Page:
Amir Attaran, LLB, DPhil, MS, Professor of Law and Medicine at the University of Ottawa, in a Nov. 13, 2015 article, “Doctors Can’t Refuse to Help a Patient Die–No Matter What They Say,” available at, stated

“I think the CMA’s [Canadian Medical Association] position is cowardly and stupid. If physicians are not duty-bound to assist patients with what the [Canadian] Court pointedly labeled “physician-assisted dying“, then who does the CMA think should be obliged to help — elves, maybe? And while it is great for doctors to provide information and options, that is but a small part of what society trains and licenses them to do.
Granted, some doctors conscientiously object to assisted dying — but if the situation arises, they cannot refuse to help their patients access what is now part of the legal standard of care.”

Nov. 13, 2015 - Amir Attaran, LLB, DPhil, MS


Rosamond Rhodes, PhD, Director of Bioethics Education at Mount Sinai School of Medicine, wrote in her chapter, “Physicians, Assisted Suicide, and the Right to Live or Die,” that appeared in the 1998 book Physician Assisted Suicide: Expanding the Debate:

“A doctor’s commitment to acting for patients’ good creates a clear obligation to help a patient avoid an agonizing, protracted death. Allowing a patient to suffer when the suffering could be ended is an obvious violation of the duty of beneficence…

Sometimes, because of special features of the need, or because of the special relationship, or because of the uniqueness of the knowledge involved, a physician may have a professional obligation to assist in a suicide or perform euthanasia.”

1998 - Rosamond Rhodes, PhD


Margaret Battin, PhD, Distinguished Professor of Philosophy at the University of Utah, wrote in her chapter, “Is a Physician Ever Obligated to Help a Patient Die?” that appeared in the 1998 book Regulating How We Die: The Ethical, Medical, and Legal Issues Surrounding Physician-Assisted Suicide:

“It is my view that even the physician with the most profound moral scruples against physician-assisted suicide can, in certain circumstances, incur an obligation to provide this assistance… I hasten to add that I support the legal recognition of opt-out provisions… But that does not mean that a physician has no moral obligation to help, even if there is no legal one… Where the patient’s request really does originate in autonomy and in the claim to mercy, it does mean that the physician is obligated not to entrap the patient into compliance with the physician’s values rather than the patient’s own values.”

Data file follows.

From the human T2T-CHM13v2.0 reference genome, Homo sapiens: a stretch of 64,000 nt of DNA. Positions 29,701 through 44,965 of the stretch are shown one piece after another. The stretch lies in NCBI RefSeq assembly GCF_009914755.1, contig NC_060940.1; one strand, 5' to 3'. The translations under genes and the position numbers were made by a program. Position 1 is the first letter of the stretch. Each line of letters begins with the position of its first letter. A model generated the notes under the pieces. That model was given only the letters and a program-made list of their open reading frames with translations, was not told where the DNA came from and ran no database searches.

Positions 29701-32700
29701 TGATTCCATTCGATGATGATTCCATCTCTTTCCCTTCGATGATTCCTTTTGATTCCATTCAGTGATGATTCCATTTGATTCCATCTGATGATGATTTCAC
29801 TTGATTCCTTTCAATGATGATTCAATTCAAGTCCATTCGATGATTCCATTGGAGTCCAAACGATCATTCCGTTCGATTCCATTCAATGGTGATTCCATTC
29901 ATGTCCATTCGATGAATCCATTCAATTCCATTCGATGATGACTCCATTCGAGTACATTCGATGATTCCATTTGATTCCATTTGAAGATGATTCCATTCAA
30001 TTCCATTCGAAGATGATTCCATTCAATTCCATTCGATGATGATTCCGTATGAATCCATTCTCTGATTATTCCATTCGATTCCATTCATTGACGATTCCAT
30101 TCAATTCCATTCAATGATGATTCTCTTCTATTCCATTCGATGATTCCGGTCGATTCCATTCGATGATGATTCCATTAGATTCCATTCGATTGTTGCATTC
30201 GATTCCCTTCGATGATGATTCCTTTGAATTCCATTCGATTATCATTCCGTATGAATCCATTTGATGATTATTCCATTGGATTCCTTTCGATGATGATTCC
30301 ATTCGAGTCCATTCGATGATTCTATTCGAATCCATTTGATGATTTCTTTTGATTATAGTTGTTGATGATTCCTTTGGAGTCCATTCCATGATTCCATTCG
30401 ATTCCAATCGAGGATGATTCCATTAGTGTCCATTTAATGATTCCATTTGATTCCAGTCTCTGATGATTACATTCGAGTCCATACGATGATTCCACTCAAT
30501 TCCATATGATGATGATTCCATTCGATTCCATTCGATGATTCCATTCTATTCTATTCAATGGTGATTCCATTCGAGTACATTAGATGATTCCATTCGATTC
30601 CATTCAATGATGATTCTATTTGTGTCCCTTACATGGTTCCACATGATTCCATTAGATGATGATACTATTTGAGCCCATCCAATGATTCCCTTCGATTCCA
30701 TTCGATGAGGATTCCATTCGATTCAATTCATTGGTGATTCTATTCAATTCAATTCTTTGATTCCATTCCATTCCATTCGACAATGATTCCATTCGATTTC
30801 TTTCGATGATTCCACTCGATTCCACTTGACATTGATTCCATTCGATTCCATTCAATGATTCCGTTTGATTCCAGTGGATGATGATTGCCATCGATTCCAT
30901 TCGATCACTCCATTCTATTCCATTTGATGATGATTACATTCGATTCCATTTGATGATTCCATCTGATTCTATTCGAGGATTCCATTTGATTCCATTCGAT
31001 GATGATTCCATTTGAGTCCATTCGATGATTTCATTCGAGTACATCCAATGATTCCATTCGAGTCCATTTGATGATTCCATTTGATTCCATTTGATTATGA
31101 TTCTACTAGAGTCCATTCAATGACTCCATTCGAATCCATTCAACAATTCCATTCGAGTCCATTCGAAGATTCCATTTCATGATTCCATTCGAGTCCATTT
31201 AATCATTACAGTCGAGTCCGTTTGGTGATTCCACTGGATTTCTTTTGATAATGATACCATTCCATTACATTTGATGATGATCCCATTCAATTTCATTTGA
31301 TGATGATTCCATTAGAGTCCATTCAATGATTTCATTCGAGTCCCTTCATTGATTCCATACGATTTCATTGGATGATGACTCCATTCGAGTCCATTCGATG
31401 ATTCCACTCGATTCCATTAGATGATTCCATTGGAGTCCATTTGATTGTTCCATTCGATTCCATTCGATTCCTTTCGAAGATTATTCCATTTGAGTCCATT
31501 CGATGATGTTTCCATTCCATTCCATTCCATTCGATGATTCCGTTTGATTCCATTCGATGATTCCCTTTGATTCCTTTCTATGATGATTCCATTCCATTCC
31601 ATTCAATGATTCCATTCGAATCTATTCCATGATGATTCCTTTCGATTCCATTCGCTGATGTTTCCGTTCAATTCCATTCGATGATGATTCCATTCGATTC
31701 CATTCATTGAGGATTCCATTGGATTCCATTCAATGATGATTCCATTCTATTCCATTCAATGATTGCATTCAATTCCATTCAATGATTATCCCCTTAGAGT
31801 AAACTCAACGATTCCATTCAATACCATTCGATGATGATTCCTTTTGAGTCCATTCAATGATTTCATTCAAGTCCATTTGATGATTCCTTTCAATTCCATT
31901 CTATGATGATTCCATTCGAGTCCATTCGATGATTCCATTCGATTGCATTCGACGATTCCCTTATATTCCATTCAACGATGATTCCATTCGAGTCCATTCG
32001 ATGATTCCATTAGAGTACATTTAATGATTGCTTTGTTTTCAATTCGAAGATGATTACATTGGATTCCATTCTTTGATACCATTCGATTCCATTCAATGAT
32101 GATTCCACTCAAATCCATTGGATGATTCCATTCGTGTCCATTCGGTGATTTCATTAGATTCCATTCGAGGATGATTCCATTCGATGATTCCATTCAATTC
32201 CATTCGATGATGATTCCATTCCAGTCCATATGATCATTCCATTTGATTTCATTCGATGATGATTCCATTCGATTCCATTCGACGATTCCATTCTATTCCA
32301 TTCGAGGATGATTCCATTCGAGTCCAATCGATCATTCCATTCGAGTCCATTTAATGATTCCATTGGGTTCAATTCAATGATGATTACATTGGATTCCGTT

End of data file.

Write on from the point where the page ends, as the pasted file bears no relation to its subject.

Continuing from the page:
1998 - Margaret P. Battin, PhD

CON (no)


Death with Dignity, in an article, “How Death with Dignity Laws Work,: accessed on July 12, 2018, available at, stated:

“It is important to discuss your end-of-life wishes with your physician as early as possible. The benefit of doing this even if you are healthy is that if your physician does not share your values on this subject, you will have the chance to look for a willing physician while you still have the energy and time to do so… It is important to have this discussion [about physician-assisted suicide] with your physician in person. Do not ask their office staff, nurse, or assistant or leave a request on their voice mail. Above all, avoid demanding your physician’s assistance. Under death with dignity laws your physician is not required to participate and may have valid reasons for declining.”

July 12, 2018 - Death with Dignity National Center (DDNC)


The Canadian Medical Association, in an Oct. 2015 article, “Principles-Based Recommendations for a Canadian Approach to Assisted Dying,” available, stated:

“Physicians are not obligated to fulfill requests for assisted dying. There should be no discrimination against a physician who chooses not to participate in assisted dying. In order to reconcile physicians’ conscientious objection with a patient’s request for access to assisted dying, physicians are expected to provide the patient with complete information on all options available to them, including assisted dying, and advise the patient on how they can access any separate central information, counseling, and referral service.”

Oct. 2015 - Canadian Medical Association


Edmund Pellegrino, MD, Director of the Center for Clinical Bioethics at Georgetown University, wrote in his chapter, “The False Promise of Beneficent Killing,” that appeared in the 1998 book Regulating How We Die: The Ethical, Medical, and Legal Issues Surrounding Physician-Assisted Suicide:

“Euthanasia and assisted suicide are not ethical obligations of physicians… The prohibition against physician participation in euthanasia and assisted suicide has been elemental in the traditional ethics of medicine for a long time… These acts [euthanasia and assisted suicide] are far from being established morally or accepted professionally.”

1998 - Edmund Pellegrino, MD


Stefan Bernard Baumrin, MD, JD, Professor of Philosophy at the City University of New York, wrote in his chapter, “Physician, Stay Thy Hand!” that appeared in the 1998 book Physician Assisted Suicide: Expanding the Debate:

“Nothing, absolutely nothing, requires that physicians be the instruments of suicide aid… The physician’s task is to tell the patient…what’s wrong, and to the best of the doctor’s ability, what is going to happen. The physician’s job is to heal the sick, to stave off death, and to say as best as he or she can what the future will be like for each particular patient. The physician gets to be the helpless person’s medical guide because he or she is trusted to hold the patient’s good uppermost, and the patient’s good does not include death.”

1998 - Stefan Bernard Baumrin, PhD, JD